Be that as it may, I found two good Web entries on this form. First, from Barry Popik, whoever he is:

A classic little saying about short selling on Wall Street is: “He who sells what isn’t his’n, must buy it back or go to prison.” The origin of the saying is unknown, but by 1898 it was attributed to financier Daniel Drew (1797-1879).
An older English couplet (dating from the 1830s) and supposedly written by a 14-year-old criminal in chalk on a prison wall is: “Him as prigs wot isn’t his’n, Ven he’s cotch’d, wil go to pris’n.”

There’s a suggestion that “his’n” goes back very far to “his one” as an old English possessive.

But H. L. Mencken is quite thorough about it in The American Language, pointing out that the form is retained in standard English in the archaic “thine” but also in “mine”. Why the other forms have faded out of standard English I don’t know, but some old English usages did remain in Appalachia for at least a couple of centuries after the great migrations from Scotland, Ireland, and England. Speaking of which…

I endow'd thy purposes

With words that made them known.

Rich Lederer sent along his “disquisition on the Bard's contribution to our English language” from The Miracle of Language. (He also recommended Bill Bryson's Shakespeare: the World as Stage.)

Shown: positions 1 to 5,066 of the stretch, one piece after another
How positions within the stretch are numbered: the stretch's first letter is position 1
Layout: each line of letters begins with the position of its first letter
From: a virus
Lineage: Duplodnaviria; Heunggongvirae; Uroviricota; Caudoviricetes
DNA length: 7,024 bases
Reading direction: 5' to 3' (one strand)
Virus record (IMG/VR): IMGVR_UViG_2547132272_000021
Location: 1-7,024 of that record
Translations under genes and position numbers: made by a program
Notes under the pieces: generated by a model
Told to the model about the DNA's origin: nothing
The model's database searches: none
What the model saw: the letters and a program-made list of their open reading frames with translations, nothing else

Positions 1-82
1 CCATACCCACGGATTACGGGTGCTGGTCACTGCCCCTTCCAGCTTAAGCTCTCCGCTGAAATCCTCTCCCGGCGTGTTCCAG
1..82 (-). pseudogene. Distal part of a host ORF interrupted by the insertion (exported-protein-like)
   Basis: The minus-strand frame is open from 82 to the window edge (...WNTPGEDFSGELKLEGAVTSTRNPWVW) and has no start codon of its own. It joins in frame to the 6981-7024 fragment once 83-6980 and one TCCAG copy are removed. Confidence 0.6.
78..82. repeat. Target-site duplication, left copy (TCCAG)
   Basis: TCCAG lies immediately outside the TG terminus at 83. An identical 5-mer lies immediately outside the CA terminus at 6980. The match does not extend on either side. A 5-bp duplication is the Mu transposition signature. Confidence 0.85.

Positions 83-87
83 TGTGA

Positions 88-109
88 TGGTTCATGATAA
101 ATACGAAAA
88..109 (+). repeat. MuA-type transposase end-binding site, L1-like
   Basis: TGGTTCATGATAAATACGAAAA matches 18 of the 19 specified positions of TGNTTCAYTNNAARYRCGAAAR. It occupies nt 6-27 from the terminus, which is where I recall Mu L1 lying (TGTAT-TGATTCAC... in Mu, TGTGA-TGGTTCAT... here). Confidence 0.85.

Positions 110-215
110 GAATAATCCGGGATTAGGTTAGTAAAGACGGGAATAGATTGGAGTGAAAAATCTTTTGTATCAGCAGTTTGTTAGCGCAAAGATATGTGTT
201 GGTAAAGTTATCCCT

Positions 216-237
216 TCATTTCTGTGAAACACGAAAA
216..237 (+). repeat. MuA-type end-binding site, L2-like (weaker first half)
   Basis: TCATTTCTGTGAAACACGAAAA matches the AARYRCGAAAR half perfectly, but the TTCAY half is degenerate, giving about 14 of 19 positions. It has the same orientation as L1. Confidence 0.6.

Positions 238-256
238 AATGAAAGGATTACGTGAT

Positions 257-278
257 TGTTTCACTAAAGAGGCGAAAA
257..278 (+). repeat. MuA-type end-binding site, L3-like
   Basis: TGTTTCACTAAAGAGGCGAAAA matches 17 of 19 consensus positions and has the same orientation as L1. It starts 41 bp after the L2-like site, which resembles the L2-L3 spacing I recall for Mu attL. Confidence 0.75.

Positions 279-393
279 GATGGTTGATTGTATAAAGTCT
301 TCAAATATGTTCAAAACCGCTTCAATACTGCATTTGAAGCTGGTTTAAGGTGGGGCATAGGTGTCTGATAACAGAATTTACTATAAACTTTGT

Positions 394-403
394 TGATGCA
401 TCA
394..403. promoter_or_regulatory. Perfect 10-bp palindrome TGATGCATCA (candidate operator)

First, Lederer asks what these phrases have in common:

Has Will a peer, I ask me.

I swear he's like a lamp.

We all make his praise.

Wise male. Ah, I sparkle!

Hear me, as I will speak.

Ah, I speak a swell rime.

Got it? They’re all anagrams of William Shakespeare. But Rich is really writing about the many words Shakespeare introduced to the language. At least, there’s no written evidence of the following words being used before him. Anyone can make up words, but so many of Shakespeare’s new words still live. Here are a very few:

hurry, impartial, laughable, bedroom

bump, misplaced, countless, obscene

courtship, critic, critical, pious

dwindle, reliance, eventful , road

exposure, fitful, frugal, sneak

generous, gloomy, submerge, useless

I do not now have access to the Oxford English Dictionary, so I’m not looking up the etymology of these words. It’s easy to see how a writer might invent a word such as “gloomy” by adding “y” to the root word, and his audience would understand it. Likewise “bedroom” would be comprehensible even if it were a new compound. Anyone with “a little Latin and less Greek” could form words from Latin and Greek roots. And we can understand how an invented phrase like “cold comfort” could be understood, and repeated, for centuries. But “road” and “sneak”? How could single syllable words be understood if they were brand new? Shakespeare is an enduring mystery.

Same Man

Dave DaBee sent along a selection from Daily Writing Tips about the two homos:

One commonly known Latin word is homo (”man”). Many Bible translations quote Pilate’s comment about Jesus in Latin: “Ecce Homo!” (”Behold the Man”).

And of course, anyone who has ever had a basic science course has learned the name of the modern human species: homo sapiens (”Man the Wise”).